Printer Friendly

Swimming at the falls.

From 1946 to 1951, James McDowell and my father, David J. Dick--both teachers in the Tecumseh school system--managed a summer boys' facility called Camp North Woods on Douglas Lake near Pellston. The camp was limited to 40 boys in two age groups: juniors (7 to 11) and seniors (12 to 16). When I reached the minimum age, I too became one of the campers.

The routine at Camp North Woods had a military flavor, with daily reveille, flag raising, inspections, evening flag lowering, and taps at bedtime. As a result, every camper learned how to properly unfurl, raise, lower, and fold the flag. It was post-World War II, and I remember this as a very patriotic period. One counselor had served in the war and had leg wounds to show for it.

The usual camp activities were offered, but I especially liked rifle shooting, basketball, sailing, and aquaplaning, which was a cross between surfing and waterskiing. I didn't like swimming lessons (oh, those cold waters on some mornings!), but now realize how important it was to learn. We took day trips to Mackinac Island, to the Lake Michigan beaches between Cross Village and Wilderness State Park, and to other boys' camps on Douglas Lake and Burt Lake for competitive games. One activity I really enjoyed was the weekly capture-the-flag game. It was usually followed by dessert and glasses of Gumpert's, the Kool-Aid of the day.

A highlight of the summer camp was a two-day trip to the Upper Peninsula, where we visited Tahquamenon Falls. We had to get up around 6 a.m., load into several cars, and drive to Mackinaw City to catch the ferry for the U.P. before the lines formed. Our mini-caravan would then drive to Sault Ste. Marie to visit the Soo Locks before heading west to Tahquamenon Falls State Park. In those days, the state park was pretty rustic, with pit toilets, hand pumps, and no shower facilities or electricity. Campsites were simple marked clearings. I can remember setting up our World War I-era canvas pup tents (sewn together to accommodate two people), gathering firewood, pumping water to fill our canteens, and unrolling our sleeping bags for the evening. The tents had no bottom floor; when it rained, I had to make sure nothing was touching the inside of the tent, or water would seep through it. Although the tent flaps could be closed in the front, mosquitoes and the sound of the falls made it hard for me to get to sleep at night. And in the morning, the sounds of birds woke me too early.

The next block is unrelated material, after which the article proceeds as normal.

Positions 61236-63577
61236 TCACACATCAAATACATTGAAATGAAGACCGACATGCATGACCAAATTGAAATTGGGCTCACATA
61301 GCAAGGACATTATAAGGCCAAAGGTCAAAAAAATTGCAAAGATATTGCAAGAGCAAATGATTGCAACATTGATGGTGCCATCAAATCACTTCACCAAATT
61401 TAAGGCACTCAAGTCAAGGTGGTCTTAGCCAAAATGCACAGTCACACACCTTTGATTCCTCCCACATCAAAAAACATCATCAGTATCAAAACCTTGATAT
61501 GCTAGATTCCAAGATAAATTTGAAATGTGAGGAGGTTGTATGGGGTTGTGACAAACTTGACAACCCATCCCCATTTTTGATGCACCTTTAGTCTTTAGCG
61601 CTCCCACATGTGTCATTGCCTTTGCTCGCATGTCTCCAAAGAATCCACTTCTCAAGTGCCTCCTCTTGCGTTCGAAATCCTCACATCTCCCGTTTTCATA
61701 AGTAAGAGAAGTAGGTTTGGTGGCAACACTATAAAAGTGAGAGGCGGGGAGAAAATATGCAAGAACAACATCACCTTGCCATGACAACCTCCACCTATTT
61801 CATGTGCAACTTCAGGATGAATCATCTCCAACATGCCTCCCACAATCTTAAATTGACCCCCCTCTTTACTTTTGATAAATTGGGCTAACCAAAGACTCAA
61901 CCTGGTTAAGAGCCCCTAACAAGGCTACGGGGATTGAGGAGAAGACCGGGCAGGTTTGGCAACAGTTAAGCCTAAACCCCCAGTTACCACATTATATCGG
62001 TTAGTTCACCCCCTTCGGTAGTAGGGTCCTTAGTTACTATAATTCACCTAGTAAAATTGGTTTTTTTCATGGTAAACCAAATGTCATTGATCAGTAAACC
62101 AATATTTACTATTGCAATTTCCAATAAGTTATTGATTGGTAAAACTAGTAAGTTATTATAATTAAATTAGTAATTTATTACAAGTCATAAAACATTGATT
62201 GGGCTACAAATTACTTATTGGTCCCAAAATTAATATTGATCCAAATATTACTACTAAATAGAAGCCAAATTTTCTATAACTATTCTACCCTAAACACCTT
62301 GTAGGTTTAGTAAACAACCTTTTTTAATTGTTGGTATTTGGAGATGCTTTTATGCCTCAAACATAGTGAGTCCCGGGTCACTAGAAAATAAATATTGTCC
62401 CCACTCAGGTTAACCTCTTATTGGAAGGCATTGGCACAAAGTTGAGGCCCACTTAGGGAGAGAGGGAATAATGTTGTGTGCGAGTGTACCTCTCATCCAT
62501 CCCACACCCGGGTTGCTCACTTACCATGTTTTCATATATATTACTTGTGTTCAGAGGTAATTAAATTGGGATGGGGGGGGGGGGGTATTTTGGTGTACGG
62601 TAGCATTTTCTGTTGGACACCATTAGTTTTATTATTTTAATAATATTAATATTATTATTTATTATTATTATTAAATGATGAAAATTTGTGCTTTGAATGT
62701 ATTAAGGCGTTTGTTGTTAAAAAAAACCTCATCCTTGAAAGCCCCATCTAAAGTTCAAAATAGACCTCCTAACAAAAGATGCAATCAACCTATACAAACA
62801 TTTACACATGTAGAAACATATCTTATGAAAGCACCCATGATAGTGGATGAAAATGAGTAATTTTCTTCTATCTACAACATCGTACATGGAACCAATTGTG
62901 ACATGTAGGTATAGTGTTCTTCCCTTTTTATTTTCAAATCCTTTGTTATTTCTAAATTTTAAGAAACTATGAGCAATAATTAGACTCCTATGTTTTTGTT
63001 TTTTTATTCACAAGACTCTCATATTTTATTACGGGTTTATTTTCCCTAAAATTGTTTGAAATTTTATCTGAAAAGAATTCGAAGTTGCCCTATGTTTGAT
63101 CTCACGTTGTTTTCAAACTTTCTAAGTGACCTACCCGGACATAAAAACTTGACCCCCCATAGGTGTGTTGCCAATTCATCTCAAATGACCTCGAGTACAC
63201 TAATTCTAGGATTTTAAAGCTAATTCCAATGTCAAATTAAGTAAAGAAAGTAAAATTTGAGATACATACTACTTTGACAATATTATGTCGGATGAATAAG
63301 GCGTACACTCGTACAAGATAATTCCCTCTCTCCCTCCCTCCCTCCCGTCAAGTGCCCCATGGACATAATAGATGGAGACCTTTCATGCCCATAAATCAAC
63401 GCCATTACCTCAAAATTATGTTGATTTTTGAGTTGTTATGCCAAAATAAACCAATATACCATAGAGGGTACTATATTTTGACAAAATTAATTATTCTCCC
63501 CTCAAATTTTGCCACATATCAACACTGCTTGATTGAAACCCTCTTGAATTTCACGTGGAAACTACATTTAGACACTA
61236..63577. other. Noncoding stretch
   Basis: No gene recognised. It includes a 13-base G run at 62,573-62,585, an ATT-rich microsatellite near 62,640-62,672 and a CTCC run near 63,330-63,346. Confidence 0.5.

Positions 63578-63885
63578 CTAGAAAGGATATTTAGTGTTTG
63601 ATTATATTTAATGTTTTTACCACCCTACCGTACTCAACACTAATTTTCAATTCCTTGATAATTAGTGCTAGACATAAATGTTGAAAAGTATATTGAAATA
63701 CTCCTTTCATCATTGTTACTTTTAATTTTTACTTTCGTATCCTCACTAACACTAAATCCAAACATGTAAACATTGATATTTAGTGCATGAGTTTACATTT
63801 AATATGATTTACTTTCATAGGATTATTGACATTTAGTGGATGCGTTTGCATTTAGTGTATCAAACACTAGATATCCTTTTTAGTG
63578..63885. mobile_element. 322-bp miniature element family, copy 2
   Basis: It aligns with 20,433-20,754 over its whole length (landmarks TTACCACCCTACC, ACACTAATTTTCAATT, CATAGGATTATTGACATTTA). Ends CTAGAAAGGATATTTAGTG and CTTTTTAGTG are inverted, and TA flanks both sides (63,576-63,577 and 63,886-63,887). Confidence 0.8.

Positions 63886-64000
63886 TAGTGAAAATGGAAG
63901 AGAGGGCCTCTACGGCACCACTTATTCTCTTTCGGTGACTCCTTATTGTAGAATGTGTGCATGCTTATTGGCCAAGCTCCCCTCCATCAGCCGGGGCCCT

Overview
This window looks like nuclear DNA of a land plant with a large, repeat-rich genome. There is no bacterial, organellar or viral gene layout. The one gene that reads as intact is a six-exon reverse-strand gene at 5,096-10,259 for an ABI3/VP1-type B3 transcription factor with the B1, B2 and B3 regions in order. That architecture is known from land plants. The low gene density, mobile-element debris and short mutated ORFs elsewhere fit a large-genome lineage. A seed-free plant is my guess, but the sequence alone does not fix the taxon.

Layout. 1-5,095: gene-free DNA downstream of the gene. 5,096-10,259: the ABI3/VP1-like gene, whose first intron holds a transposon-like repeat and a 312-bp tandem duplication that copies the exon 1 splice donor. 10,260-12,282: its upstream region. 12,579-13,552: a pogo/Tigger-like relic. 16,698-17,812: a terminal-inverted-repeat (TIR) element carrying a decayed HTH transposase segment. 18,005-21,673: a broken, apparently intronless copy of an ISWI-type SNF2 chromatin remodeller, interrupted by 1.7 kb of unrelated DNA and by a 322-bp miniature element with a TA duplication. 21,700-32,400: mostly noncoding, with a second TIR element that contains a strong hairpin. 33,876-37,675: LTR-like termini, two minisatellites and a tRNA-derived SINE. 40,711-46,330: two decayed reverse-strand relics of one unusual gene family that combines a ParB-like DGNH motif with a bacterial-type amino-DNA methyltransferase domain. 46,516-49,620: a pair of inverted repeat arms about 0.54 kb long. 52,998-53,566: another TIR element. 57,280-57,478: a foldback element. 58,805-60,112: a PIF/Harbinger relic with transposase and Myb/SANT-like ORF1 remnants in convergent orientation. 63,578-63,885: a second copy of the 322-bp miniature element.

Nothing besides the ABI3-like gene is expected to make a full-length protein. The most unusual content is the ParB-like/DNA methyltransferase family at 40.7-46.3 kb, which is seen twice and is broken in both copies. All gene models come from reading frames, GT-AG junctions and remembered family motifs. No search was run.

After camping overnight, we would go swimming in the lower falls. Footpaths to the falls were narrow. Then we had to cross the river to get to an island. Luckily, a rope was strung taut between trees from the riverbank to the island, so we could walk safely to and fro. It was a little scary at first. But the river bottom was not slippery and I felt safe. (Today, you have to rent a boat to get to the island.)

The water was cold, but the excitement of swimming in whitewater and having it rush around your legs was exhilarating. Sometimes, the counselors would help us stand under the falls, so we could feel the water cascading off our backs. They always made sure we weren't doing anything dangerous. One year, though, I did suffer an accident: I stepped on a sharp rock that cut my foot. It was bleeding badly, and my father had to carry me back to the park lodge to get bandaged up. But it didn't slow me down much.

On the second day of our trip, we would pack up and load our camping equipment back into the cars then drive over to the upper falls. At that time, it was quite a hike to see these falls--more than a mile. But it built up the anticipation, especially when we started to hear the water roaring over the rocks. After viewing the upper falls and walking back to our cars, we would head to St. Ignace for the return ferry trip. When we arrived in late afternoon, the line of cars would be long. If the water was choppy, we always hoped to get on the Straits of Mackinac ferry. It was shorter. But it was still a challenge to traverse the trail. Then, in 2006, I revisited both falls with some friends from Brazil. Brazil has the huge Iguacu Falls, so the size of the two on the Tahquamenon River did not impress them. But they were amazed at the color of the water and the surrounding forests.

As for me, I was amazed at all the changes I observed since my early boyhood visits to the area. I didn't see anyone in the water, leading me to wonder if swimming is now prohibited there--probably a wise restriction, as going over the lower falls could lead to serious injury. I was also struck by the park's commercial activities, which were not present on my previous trips. Thankfully, they are tucked away near the entrance, so they don't clash with the natural beauty of the location I remember from days gone by.

Robert B. Dick, Ph.D. is a retired captain in the U.S. Public Health Service. He grew up in Tecumseh but currently resides in Cincinnati, Ohio.
COPYRIGHT 2013 Historical Society of Michigan
No portion of this article can be reproduced without the express written permission from the copyright holder.
Copyright 2013 Gale, Cengage Learning. All rights reserved.

Article Details
Printer friendly Cite/link Email Feedback
Title Annotation:remember the time; Tahquamenon Falls in Michigan
Author:Dick, Robert B.
Publication:Michigan History Magazine
Geographic Code:1U3MI
Date:Jul 1, 2013
Previous Article:Betty Hutchinson.
Next Article:Winsor McCay: artist, animator, innovator.

Terms of use | Privacy policy | Copyright © 2020 Farlex, Inc. | Feedback | For webmasters